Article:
Types and Causes of Dyspnea

Types and Causes of Dyspnea

In short, dyspnea is shortness of breath that people often describe as being hungry for air. And, although it might be normal to experience dyspnea after strenuous exercise, becoming dyspneic can also happen as a result of a medical issue like anxiety, obesity, as well as lung or heart disease.

Dyspnea Symptoms and Complications

Common symptoms of dyspnea include short, rapid, shallow, effortful, slow, and painful or uncomfortable breathing. Yet, other severe symptoms might also be present such as chest pressure, tightness, or heaviness, a feeling of suffocation, or an inability to breathe.

And, as you can guess, dyspnea, especially sudden and extreme dyspnea, requires urgent medical attention. It can result in oxygen deprivation which can lead to confusion or loss of consciousness. Plus, prolonged oxygen deprivation can result in hypoxia (low oxygen in the body’s tissues) and hypoxemia (low oxygen in the blood), which can then lead to serious health issues like brain damage and kidney failure.

Dyspnea Types and Causes

As we already mentioned before, strenuous exercise might cause dyspnea but this is completely harmless. It occurs because during exercise your body needs more oxygen and makes you breathe faster. However, it resolves after a few minutes of rest. On the other hand, if dyspnea occurs as a result of a medical problem, it should be medically addressed.

Acute Dyspnea

Dyspnea can be acute, which means that a person experiences sudden episodes of dyspnea with completely normal breathing between these episodes. Some common medical conditions that might cause acute dyspnea include:

  • Anxiety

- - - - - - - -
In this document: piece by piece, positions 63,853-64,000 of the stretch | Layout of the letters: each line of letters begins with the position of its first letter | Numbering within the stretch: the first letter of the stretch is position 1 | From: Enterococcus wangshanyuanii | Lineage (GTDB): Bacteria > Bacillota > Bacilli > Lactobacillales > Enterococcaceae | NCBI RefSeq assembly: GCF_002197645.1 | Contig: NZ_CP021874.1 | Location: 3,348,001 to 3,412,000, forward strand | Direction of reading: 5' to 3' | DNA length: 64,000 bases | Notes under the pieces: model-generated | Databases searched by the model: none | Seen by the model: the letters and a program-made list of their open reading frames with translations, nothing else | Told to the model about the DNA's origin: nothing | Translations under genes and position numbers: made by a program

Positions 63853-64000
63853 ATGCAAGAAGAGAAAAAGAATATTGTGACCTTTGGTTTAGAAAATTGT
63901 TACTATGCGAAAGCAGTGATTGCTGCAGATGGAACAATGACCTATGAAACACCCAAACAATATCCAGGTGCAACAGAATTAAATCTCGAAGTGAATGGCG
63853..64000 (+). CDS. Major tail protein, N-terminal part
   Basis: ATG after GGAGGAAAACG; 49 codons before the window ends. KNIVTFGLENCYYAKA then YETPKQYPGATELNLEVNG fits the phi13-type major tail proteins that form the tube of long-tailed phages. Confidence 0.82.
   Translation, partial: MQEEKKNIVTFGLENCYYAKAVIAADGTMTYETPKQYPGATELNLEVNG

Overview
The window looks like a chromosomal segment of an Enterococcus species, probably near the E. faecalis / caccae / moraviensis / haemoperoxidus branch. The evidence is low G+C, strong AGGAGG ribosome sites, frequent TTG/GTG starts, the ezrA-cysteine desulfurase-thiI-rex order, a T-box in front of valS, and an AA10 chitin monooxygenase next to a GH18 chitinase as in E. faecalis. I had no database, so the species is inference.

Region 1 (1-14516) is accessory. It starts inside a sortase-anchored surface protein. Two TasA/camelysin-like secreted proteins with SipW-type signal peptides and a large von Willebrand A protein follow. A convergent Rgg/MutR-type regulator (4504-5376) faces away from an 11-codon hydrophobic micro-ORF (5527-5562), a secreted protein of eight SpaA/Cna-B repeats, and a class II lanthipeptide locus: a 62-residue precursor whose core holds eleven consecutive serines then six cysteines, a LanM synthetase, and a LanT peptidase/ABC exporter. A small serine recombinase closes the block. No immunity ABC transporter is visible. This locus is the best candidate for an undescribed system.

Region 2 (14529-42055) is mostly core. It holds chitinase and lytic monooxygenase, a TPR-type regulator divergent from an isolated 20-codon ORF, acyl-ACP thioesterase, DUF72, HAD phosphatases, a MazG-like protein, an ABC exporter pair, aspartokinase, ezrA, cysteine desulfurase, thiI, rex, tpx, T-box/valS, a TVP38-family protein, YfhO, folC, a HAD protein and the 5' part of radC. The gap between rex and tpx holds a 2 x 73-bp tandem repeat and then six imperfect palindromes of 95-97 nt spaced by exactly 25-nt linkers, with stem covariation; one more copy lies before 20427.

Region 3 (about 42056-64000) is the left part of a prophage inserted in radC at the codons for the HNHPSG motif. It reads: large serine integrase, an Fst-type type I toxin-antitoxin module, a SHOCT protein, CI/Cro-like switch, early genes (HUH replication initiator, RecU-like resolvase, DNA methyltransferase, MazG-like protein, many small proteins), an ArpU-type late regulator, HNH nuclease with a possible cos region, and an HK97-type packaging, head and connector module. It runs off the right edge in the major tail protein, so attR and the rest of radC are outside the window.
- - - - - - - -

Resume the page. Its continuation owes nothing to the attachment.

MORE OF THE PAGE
• Panic attacks
  • Lung infections
  • Pulmonary embolus
  • Pulmonary effusion
  • Pneumothorax
  • Asthma
  • Aspiration
  • Inhalation of an object
  • Allergies
  • Gastroesophageal reflux disease (GERD)
  • Chest trauma

Chronic Dyspnea

As the name itself suggests, chronic dyspnea is the one that doesn’t go away and gradually worsens over time. As it progresses, it might start interfering with your daily life and make you feel short of breath even with moderate activities such as climbing stairs.

Common causes of chronic dyspnea include:

  • Heart conditions, such as heart attack, arrhythmias, and congestive heart failure
  • Lung diseases, such as pulmonary hypertension, chronic obstructive pulmonary disease (COPD), and lung cancer
  • Chronic conditions including anemia, kidney failure, or cancer
  • Obesity

Lung or heart disease are quite likely to contribute to developing chronic dyspnea as both these conditions affect the body’s oxygen supply. Systemic illnesses and obesity, on the other hand, increase the body’s oxygen demands, leading to shortness of breath.

Furthermore, patients with chronic dyspnea must avoid exposure to cigarette smoke and environmental fumes as they might contribute to flare-ups. They should also try to prevent respiratory infections due to the same reason.

Dyspnea Risk Factors

What’s more, anyone with a major health problem, from babies to elderly adults, can develop dyspnea, even as a result of a mild respiratory infection. Also, pregnant women can become dyspneic with mild exertion or even at rest, as the growing uterus and hormonal changes contribute to pregnancy dyspnea.

Final Thoughts

Dyspnea is uncomfortable, sometimes even painful. It can also cause you to feel frightened and overwhelmed. Hence, if you experience recurrent, sudden, or severe episodes of dyspnea, ensure you get medical attention. You might even need urgent medical intervention. That said, make sure you seek help right away to get checked and get the treatment you need.